“Earned wage access (EWA) continues to be a concept employers need more education around. There is still so much “green grass”; available across many verticals since it’s still so early in the market.

“There has historically been a disconnect between what an employer believes their employees need and what they actually need. We must continue bridging that gap through research, communications, and marketing. For instance, in our recent EWA survey, 71% of HR leaders said the lack of employee requests is far and away the prevalent reason for not offering it. The idea that companies should wait for employees to request EWA assumes employees already know about the benefit but don’t want it. That may not be true.

“We must continue to develop earned wage access solutions to provide more choices for employees. In the future, employees will have more and more control over the timing of their pay and how they receive their pay.”

“In 2024, we’ll continue to see growth in the payroll segment. Tip payouts and tips management will move faster in the restaurant space than EWA in other verticals. There will also be opportunities to use the platform we have built to manage other types of payouts across new verticals.”

“Within 5 to 10 years, we’ll see full gross-to-net solutions that provide with employees on-demand pay and tips instantly. Employees will continue to seek solutions where they can manage when, how, and where they receive their pay.”


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Colm O’Cuinneain, GM EMEA at Greenhouse



“DEI Workplace Forecast: Over the next 5 years, HR and management processes will begin to integrate technology, leveraging AI as a co-pilot to identify and mitigate biases while ensuring ethical use. The prospect of instant, personalized automation excites, foreseeing AI aiding, not replacing, human decision-making in hiring will become a reality.

“EMEA Job Market Outlook: I’m not an economist, however, I would like to see interest rates go down as inflation comes under control. If that starts to happen, it will encourage companies to increase investment in growth and expansion, which is always good for the jobs market.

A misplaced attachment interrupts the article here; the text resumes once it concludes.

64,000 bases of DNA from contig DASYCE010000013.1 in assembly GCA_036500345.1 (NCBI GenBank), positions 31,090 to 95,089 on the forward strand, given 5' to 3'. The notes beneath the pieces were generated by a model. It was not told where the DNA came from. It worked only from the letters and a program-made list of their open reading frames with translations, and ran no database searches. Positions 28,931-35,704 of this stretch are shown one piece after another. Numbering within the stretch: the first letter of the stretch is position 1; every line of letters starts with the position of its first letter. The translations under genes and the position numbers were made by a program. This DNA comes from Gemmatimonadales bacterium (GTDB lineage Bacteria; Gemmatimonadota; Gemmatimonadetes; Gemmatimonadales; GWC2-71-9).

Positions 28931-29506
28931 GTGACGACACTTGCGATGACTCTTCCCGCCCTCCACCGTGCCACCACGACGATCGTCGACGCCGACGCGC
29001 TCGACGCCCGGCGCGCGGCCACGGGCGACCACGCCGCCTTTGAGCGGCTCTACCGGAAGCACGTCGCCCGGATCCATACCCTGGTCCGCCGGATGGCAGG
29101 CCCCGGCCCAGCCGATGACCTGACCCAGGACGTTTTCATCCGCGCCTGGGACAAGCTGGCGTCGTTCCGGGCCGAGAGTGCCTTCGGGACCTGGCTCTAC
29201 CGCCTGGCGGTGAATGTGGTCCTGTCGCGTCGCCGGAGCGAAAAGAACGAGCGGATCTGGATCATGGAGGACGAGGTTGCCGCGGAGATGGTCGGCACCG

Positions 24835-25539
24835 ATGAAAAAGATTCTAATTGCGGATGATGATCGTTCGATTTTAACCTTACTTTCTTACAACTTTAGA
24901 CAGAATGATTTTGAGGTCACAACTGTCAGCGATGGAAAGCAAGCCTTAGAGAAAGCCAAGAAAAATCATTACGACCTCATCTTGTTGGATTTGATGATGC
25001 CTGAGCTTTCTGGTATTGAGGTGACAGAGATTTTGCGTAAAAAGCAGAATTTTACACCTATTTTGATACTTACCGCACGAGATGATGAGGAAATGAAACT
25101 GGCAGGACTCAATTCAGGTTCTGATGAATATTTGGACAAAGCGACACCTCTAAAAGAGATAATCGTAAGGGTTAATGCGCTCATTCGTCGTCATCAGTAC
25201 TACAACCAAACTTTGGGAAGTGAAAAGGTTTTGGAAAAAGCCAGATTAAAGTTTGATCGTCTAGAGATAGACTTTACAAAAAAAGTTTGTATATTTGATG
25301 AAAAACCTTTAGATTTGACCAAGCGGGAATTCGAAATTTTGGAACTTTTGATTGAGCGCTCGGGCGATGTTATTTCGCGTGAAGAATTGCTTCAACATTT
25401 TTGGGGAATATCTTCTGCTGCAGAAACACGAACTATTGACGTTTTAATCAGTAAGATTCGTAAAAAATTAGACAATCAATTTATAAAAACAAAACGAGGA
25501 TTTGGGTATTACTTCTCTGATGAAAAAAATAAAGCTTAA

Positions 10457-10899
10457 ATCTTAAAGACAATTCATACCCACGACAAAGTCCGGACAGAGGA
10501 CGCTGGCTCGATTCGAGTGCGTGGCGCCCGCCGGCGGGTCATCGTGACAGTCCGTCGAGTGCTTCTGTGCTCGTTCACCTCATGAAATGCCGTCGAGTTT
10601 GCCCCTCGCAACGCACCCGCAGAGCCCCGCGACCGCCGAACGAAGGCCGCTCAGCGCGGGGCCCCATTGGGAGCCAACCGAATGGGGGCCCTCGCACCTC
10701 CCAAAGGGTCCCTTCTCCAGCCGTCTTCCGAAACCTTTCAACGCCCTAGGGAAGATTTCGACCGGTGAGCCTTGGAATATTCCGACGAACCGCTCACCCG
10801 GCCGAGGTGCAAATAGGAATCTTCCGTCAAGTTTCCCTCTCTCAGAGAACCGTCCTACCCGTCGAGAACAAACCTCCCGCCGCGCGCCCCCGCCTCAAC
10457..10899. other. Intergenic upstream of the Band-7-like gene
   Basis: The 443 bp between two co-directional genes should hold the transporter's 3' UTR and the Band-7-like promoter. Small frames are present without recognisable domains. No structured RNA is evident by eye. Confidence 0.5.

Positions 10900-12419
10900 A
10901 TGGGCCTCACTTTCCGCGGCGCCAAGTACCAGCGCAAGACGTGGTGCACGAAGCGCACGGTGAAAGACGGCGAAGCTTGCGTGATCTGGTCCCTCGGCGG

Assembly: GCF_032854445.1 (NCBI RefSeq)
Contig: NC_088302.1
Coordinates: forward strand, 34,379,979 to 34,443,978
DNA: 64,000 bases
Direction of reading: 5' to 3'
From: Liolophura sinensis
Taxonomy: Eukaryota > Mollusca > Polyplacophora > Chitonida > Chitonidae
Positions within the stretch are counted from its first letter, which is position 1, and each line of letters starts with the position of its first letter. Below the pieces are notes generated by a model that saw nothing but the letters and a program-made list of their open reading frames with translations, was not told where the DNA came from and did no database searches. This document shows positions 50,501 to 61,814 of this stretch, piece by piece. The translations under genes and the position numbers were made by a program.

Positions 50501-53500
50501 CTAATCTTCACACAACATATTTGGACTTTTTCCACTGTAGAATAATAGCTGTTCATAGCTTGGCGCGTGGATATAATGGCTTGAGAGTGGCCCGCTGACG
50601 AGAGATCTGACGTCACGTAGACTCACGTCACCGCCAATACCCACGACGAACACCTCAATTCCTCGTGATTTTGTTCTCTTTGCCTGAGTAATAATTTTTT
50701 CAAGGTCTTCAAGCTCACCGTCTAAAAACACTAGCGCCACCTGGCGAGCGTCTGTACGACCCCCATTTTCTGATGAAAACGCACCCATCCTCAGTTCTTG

“AI’s Impact on Hiring: AI-driven recruiting will reshape hiring processes in 2024. The continuous emergence of new AI recruitment software enhances efficiency for recruitment teams. AI’s content generation and summarization capabilities will significantly benefit recruiters, making the hiring process faster and more effective.

“Large Language Models (LLMs) empower recruiters to create job postings and templates effortlessly. LLMs streamline the structured hiring process, providing quick insights by summarizing vast amounts of data. This intuitive and human-centric approach allows busy recruitment teams to receive insightful answers promptly.”


Eric McDermott, Founder & Chief Next Officer® at NEXTpectations®



“With four generations now active in the workplace and continued rapid change, I foresee in 2024 that more HR leaders will recognize the need for focused learning that continues past an earned degree. Building a continuous learning culture will become a priority for many more HR Leaders. However, differences from workplace literacy to technological literacy can vary widely across generations. Heightened by hybrid teams, new approaches to increase coordination becomes essential.

“Those who figure out how to align their teams to close these gaps will enjoy an increased competitive advantage over those who lag. More HR leaders will see the need to invest in continuous learning tracks, either in-house, or more likely bring in expertise to contribute to a culture of ongoing learning and improved coordination. This will promote a shift in 2024 away from “feeling good” measures like pep-talks, to instead “doing well” measures — like focusing on workshops and learning tracks. Done right these will enable more effective communication, trust, coordination, not to mention teams that can invent new and improved practices. The advantages of this will significantly impact the organization externally with customers, and internally with team members — both for the better.”


 Viktor Qvarfordt, Principal Engineer at Sana



“Businesses who don’t employ AI “virtual colleagues” to assist their workforces will quickly get left behind: 2024 will see businesses embrace AI knowledge assistants that act as “virtual colleagues” to employees, enhancing their performance, augmenting their intelligence and even making them more productive, creative and fulfilled in their work. Any organization that doesn’t will be moving too slowly and quickly lose any competitive edge.

 “AI will soon automate our daily lives: Sophisticated AI agents will automate mundane tasks in our daily lives as early as within the next five years. For example, we’ll see documents that update themselves, and recommendations that are spot on without you having to give the AI agent much instruction.

 “Hidden AI” will improve our experiences: The evolution of AI interfaces will move beyond “chatbots” to hidden AI integrations. For example, Spotify’s use of machine learning for music recommendations, which is just merged into products as another clever feature, rather than marketed as an AI feature. That’s a great example of how LLMs can be deployed in a niche domain, to do something really well. Many companies will be following suit, changing the way people work forever.”


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Karoli Hindriks, Co-Founder and CEO at Jobbatical



“HR will continue to evolve in line with a constantly changing world of work; juggling core, functional HR needs along with an increasing need for new, forward thinking ways to manage turbulent macroeconomics.